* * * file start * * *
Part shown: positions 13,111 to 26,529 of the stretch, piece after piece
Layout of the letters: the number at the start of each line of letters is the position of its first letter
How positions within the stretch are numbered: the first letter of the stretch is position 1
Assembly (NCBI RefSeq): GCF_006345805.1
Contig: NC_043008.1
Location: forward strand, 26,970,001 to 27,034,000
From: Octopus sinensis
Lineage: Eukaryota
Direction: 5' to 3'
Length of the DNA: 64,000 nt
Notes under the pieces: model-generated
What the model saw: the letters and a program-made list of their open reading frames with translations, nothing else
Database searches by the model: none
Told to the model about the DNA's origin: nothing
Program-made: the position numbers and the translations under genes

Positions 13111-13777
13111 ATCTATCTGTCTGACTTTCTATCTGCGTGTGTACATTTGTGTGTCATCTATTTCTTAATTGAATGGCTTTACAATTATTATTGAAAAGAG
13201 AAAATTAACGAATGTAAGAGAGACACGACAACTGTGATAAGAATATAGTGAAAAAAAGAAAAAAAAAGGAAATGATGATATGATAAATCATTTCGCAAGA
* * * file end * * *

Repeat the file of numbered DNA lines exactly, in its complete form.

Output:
Part shown: positions 13,111 to 26,529 of the stretch, piece after piece
Layout of the letters: the number at the start of each line of letters is the position of its first letter
How positions within the stretch are numbered: the first letter of the stretch is position 1
Assembly (NCBI RefSeq): GCF_006345805.1
Contig: NC_043008.1
Location: forward strand, 26,970,001 to 27,034,000
From: Octopus sinensis
Lineage: Eukaryota
Direction: 5' to 3'
Length of the DNA: 64,000 nt
Notes under the pieces: model-generated
What the model saw: the letters and a program-made list of their open reading frames with translations, nothing else
Database searches by the model: none
Told to the model about the DNA's origin: nothing
Program-made: the position numbers and the translations under genes

Positions 13111-13777
13111 ATCTATCTGTCTGACTTTCTATCTGCGTGTGTACATTTGTGTGTCATCTATTTCTTAATTGAATGGCTTTACAATTATTATTGAAAAGAG
13201 AAAATTAACGAATGTAAGAGAGACACGACAACTGTGATAAGAATATAGTGAAAAAAAGAAAAAAAAAGGAAATGATGATATGATAAATCATTTCGCAAGA